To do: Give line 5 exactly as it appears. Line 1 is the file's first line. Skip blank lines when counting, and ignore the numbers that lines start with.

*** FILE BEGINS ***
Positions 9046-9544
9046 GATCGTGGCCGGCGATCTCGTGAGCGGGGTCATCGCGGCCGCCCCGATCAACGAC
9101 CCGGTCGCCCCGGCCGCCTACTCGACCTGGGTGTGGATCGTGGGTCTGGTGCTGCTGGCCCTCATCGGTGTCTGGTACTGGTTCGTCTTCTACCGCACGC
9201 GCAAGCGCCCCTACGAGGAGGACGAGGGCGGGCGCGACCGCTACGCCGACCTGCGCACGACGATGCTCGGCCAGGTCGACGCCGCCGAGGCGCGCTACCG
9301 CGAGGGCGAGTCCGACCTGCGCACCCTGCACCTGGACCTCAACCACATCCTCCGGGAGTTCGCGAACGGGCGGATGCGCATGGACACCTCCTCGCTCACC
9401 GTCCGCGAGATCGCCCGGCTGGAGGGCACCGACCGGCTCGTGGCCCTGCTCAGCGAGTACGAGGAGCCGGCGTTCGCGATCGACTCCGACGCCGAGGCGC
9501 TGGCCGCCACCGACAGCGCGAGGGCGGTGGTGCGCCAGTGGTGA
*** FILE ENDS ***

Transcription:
9301 CGAGGGCGAGTCCGACCTGCGCACCCTGCACCTGGACCTCAACCACATCCTCCGGGAGTTCGCGAACGGGCGGATGCGCATGGACACCTCCTCGCTCACC